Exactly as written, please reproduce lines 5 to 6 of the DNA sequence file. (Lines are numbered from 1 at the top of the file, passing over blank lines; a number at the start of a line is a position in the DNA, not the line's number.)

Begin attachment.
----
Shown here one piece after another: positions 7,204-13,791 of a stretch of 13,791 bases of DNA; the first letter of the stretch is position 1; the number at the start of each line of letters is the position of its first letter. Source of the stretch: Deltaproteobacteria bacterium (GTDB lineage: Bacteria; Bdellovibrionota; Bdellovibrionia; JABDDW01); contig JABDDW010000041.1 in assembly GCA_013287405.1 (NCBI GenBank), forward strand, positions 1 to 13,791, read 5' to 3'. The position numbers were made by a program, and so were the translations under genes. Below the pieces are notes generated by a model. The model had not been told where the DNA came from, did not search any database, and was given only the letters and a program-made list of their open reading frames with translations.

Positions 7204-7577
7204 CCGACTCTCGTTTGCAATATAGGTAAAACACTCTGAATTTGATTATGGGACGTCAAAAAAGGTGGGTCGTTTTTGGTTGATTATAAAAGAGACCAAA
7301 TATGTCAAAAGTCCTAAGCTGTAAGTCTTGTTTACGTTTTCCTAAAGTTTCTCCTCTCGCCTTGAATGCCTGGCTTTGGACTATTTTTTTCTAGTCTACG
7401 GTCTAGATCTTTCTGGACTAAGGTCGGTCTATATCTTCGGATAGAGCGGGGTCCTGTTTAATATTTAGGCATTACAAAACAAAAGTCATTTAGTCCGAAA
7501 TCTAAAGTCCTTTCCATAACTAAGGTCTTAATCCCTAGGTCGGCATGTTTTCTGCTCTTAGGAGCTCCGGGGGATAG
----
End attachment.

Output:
7401 GTCTAGATCTTTCTGGACTAAGGTCGGTCTATATCTTCGGATAGAGCGGGGTCCTGTTTAATATTTAGGCATTACAAAACAAAAGTCATTTAGTCCGAAA
7501 TCTAAAGTCCTTTCCATAACTAAGGTCTTAATCCCTAGGTCGGCATGTTTTCTGCTCTTAGGAGCTCCGGGGGATAG